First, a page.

Transition: The complex process of leaving behind one’s coercively assigned birth sex. Transition can include: coming out to one’s family, friends, and/or co-workers; changing one’s name and/or sex on legal documents; hormone therapy; and possibly (though not always) some form of surgery. It’s best not to assume that someone will “complete” this process at any particular time.
Transphobia: Fear, discomfort, distrust, or disdain directed towards trans people or trans concepts. This word is used similarly to homophobia, xenophobia, misogyny, etc.
Cis: Prefix or adjective that means not trans, derived from the Latin word meaning “on the same side.” A cisgender person is not transgender, and a cissexual person is not transsexual. In discussions regarding trans issues, you’d differentiate between women who are trans and women who aren’t by saying trans women and cis women, but this term otherwise probably won’t come up. Cis is not a fake word, not a slur, and is not intended to “label” anyone; consider cis and trans neutral descriptors analogous to a pair of Latin-derived prefixes used in discussing sexuality: homo and hetero.
CAFAB and CAMAB: Acronyms meaning “coercively assigned female/male at birth.” No one, whether cis or trans, gets to choose what gender they’re assigned when they’re born, which is what makes it coercive. In the rare cases when it’s necessary to refer to the birth-assigned sex of a trans person, this is the way to do it.
Genderqueer: A general term for non-binary gender identities. Those who identify as genderqueer may identify as neither male nor female, may see themselves as outside of or in between the binary gender boxes, or may simply feel restricted by gender labels. Genderqueer identities do fall under the “trans umbrella.”
Queer: General term for identities, presentations, and sexual orientations that don’t conform to gender norms or expectations. There’s a lot of overlap between queer and trans, but not all queer people are trans, and not all trans people are queer (many trans people do in fact conform to gender norms and expectations). The word queer is still sometimes used as a hateful slur, so although many have reclaimed it from their oppressors, be careful with its use.
Cross-dressing: The act of dressing and presenting as the “opposite” binary gender. One who considers this an integral part of their identity may identify as a cross-dresser. Transvestite is an obsolete term with the same meaning. Drag queens and drag kings are cross-dressing performers who take on stylized, exaggerated gender presentations. Cross-dressing and drag are forms of gender expression and are not necessarily tied to erotic activity, nor are they indicative of one’s sexual orientation. Do NOT use these terms to describe someone who has transitioned or intends to do so in the future.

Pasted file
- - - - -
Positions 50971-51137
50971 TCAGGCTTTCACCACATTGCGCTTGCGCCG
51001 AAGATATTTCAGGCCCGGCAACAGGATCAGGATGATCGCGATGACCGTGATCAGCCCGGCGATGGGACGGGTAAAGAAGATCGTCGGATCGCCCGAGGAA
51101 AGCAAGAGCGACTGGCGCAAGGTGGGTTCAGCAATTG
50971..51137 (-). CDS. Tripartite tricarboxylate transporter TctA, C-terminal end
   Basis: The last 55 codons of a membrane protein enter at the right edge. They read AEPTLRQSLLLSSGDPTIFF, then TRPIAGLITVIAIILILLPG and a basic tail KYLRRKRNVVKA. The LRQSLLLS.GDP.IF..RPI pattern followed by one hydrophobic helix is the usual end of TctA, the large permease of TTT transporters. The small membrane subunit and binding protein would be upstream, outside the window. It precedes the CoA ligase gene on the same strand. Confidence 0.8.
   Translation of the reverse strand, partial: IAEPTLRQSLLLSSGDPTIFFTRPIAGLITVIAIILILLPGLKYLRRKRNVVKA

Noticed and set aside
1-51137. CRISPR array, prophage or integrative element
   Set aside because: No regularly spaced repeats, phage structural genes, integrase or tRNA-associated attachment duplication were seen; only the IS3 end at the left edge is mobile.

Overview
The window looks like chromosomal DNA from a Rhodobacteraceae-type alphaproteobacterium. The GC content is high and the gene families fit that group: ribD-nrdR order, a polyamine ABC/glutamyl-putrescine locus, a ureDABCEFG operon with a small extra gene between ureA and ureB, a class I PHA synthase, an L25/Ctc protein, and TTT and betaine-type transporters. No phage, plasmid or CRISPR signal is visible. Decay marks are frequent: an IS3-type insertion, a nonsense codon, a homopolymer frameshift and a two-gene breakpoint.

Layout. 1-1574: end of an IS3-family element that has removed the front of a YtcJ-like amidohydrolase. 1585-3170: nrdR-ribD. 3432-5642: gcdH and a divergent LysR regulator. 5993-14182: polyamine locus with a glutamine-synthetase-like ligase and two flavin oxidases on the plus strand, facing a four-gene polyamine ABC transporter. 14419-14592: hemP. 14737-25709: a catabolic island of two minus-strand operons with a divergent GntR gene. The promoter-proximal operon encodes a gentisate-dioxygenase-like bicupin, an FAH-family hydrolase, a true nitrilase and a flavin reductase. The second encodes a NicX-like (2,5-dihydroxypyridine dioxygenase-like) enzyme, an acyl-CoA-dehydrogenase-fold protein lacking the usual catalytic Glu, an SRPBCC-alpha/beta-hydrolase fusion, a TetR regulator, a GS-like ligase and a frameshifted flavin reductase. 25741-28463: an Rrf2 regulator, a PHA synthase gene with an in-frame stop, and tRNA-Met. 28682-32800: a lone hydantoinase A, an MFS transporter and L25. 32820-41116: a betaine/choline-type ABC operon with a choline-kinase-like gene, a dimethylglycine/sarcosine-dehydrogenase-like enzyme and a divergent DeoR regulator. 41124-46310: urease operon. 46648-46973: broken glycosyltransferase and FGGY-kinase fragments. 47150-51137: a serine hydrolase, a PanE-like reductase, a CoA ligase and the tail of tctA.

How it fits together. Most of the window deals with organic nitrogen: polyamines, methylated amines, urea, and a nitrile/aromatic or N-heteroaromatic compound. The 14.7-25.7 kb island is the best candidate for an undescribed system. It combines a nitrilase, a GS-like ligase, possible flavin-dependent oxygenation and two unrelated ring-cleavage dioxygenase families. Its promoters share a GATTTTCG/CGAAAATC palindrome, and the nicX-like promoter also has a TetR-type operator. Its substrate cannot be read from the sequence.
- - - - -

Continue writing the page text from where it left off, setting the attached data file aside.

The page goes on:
Terminology to Avoid
Problematic: MtF, FtM, transgenders, a transgender, a transsexual, a trans
Preferred: trans people, transgender people, trans women, trans men, women, men
The acronyms MtF and FtM are still very common, but their use is being phased out because they make it sound like someone is stuck in transition forever and define trans people by their birth assignments. Trans and its variations are adjectives, not nouns. Using them as nouns strips trans people of their identities and objectifies them. You wouldn’t say “Erin is an MtF,” you’d say “Erin is a woman.”
Problematic: sex change, pre-op, post-op, non-op, female-bodied, male-bodied
Preferred: do not reduce trans people to their bodyparts
Bodyparts are not the defining trait of one’s identity. If you do need to talk about surgical options or techniques, be as medical and specific as possible, e.g. “Erin underwent vaginoplasty in July 2009.” Be tactful and aware when asking trans people about their medical history. It’s usually none of your business.
Problematic: tranny, she-male, he-she, it, hermaphrodite, T-girl, boi
Preferred: do not use these at all
These are all derogatory. “Tranny” is a slur that has been used for decades to degrade feminine spectrum trans people; although many trans people have reclaimed it, it is still a hurtful slur to many others. “She-male” and the like are degrading terms commonly used in pornography. Although “T-girl” and “boi” are somewhat common identities, many trans people feel they imply they are not “real” women and men.
Problematic: real, bio, genetic, natural, born
Trans people are not fake, artificial, or unnatural. Their genetics have the same effect on them that cis people’s do, and they’re born to be who they are just as much as cis people are. Cis is also preferable to “non-trans,” which would unfairly create a labeled group and an unlabeled one.